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Our September 2014 issue

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We kick off this month’s issue with Mark Niemann-Ross’s “Plastic Thingy,” wherein an Average Joe gets a rare opportunity to apply some useful skills to help out his other-than-average new friends.

Then we have “Championship B’tok,” where a game could have very real consequences (and may illuminate more of the secrets of Edward M. Lerner’s InterstellarNet universe).

Our fact article is “Saturn’s ‘Jet-Propelled’ Moon and the Search for Artificial Life,” from Richard A. Lovett; James C. Glass fictionalizes some of that very research and wonders what lies “Beneath the Ice of Enceladus.” We also have a white-knuckled account of interplanetary combat in Jacob A. Boyd’s “Release”; the hurdles of diplomatically dealing with angry aliens in “Calm” from Marissa Lingen and Alec Austin; a look at how AI might influence our end-of-life decisions in Lavie Tidhar’s “Vladimir Chong Chooses to Die”; and Naomi Kritzer explains (to paraphrase the Rolling Stones) that we can’t always get what we want, but sometimes we get what we need, in “Artifice.”


Congratulations to our Hugo Award Nominees!

The Chaplain's Legacy by Brad Torgersen for Best Novella
The Exchange Officers by Brad Torgersen for Best Novelette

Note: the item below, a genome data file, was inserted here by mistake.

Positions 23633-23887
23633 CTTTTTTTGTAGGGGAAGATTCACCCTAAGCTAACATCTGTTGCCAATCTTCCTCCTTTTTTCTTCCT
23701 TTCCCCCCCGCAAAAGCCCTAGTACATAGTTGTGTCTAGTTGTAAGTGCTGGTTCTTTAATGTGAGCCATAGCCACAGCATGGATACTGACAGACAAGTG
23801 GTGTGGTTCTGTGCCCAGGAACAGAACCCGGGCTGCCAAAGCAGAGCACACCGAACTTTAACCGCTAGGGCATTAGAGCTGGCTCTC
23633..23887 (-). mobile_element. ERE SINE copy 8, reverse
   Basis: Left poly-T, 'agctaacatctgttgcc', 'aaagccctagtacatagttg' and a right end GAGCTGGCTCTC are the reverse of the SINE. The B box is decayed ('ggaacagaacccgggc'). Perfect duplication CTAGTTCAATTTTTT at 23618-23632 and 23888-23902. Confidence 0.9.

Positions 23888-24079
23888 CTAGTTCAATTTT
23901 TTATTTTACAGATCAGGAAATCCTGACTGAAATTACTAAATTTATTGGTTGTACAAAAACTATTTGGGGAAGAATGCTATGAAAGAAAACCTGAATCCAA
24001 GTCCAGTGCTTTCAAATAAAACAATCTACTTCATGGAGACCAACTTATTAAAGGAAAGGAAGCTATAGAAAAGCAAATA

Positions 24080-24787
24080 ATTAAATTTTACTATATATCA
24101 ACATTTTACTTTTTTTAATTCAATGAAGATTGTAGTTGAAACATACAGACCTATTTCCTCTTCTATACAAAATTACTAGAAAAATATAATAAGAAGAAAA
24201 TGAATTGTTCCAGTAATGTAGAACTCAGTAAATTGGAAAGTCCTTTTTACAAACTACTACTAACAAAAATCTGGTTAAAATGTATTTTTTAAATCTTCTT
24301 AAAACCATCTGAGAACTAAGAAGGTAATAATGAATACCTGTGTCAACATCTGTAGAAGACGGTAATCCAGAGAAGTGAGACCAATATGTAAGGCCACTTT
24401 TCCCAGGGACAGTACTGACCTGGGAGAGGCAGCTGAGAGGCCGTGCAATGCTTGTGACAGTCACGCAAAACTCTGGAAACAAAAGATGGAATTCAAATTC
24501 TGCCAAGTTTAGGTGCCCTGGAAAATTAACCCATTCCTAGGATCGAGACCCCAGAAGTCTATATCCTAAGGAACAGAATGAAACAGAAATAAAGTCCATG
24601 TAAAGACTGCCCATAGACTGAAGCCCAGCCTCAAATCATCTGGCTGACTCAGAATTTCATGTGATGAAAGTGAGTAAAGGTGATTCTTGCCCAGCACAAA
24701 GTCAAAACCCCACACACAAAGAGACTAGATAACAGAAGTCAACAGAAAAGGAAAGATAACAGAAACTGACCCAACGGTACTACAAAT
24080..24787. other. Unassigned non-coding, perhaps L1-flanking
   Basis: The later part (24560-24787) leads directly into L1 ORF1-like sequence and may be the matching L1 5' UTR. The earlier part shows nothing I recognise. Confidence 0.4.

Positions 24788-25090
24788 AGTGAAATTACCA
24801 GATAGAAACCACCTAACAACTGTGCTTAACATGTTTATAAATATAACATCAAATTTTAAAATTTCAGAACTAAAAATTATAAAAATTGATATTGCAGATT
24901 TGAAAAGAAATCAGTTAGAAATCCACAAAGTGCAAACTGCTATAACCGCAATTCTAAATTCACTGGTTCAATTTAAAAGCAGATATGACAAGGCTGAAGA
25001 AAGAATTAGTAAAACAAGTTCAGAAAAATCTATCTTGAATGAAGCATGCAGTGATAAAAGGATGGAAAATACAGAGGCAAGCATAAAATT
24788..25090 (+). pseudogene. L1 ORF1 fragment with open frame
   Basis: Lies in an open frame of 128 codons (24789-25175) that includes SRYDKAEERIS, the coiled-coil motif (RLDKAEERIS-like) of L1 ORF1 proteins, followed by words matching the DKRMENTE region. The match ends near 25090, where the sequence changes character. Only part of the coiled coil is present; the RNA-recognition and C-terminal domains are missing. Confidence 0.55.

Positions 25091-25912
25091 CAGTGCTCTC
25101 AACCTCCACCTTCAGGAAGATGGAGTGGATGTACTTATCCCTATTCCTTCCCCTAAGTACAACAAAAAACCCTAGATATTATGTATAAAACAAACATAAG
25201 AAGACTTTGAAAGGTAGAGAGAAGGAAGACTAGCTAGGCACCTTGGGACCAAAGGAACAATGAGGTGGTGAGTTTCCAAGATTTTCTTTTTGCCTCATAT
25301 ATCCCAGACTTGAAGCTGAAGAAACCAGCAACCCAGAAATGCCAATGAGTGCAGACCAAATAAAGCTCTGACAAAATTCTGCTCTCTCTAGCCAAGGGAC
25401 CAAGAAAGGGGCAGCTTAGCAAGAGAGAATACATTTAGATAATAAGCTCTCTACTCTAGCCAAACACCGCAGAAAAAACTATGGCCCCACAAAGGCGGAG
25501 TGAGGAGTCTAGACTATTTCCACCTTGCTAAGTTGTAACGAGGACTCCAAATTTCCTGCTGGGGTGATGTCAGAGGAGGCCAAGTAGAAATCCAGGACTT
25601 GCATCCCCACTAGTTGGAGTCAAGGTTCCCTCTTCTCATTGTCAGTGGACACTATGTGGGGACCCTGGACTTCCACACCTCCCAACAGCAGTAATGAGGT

ANALOG IS UP IN SPACE!
Chosen for the library on the International Space Station.

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NOTICE TO CONTRIBUTORS
Analog accepts---and prefers---submissions in electronic form. Electronic submissions will be accepted through http://analog.magazinesubmissions.com, where full instructions can be found. Please note that while we welcome electronic submissions, they must be made through the designated website, and not as attachments to regular e-mail.
If you have a print copy of your story currently under consideration, please do not resubmit the story electronically. I will respond to those stories via the traditional SASE.

Trevor Quachri, Editor

Nano-Suit Up!
R.J. Carey

Welcome to New York City, 2047—a landscape of decaying urban structures within a tropical rainforest. Sound like a fun place to stalk and kill vicious genocidal aliens or an evil corporation’s combat units? Then you’re in luck! In Crysis 3, you traverse this environment, called “The Liberty Dome,” as Laurence Barnes, the wearer of a high-tech nanosuit whose call sign is Prophet.
Review of Crysis 3
Interview with Crysis 3 writer, Steven Hall


Plastic Thingy
By Mark Niemann-Ross

Her noisy appearance at the front counter of Hankins Hardware is only made louder by the smell of chlorine. Doing her part to keep Portland weird, I think, as I put down the broom. She’s wearing a funny sort of jacket, stretch pants, and steel-toed boots. Maybe that’s odd, but what’s really unique is her just standing by the counter.

Regular customers of Hankins Hardware know the store layout. They walk in, briefly acknowledge our presence, then disappear down the appropriate row. You want paint? Look in aisle one. Bolts? Located across the front of the store. Aisle five has been electrical for the past two centuries.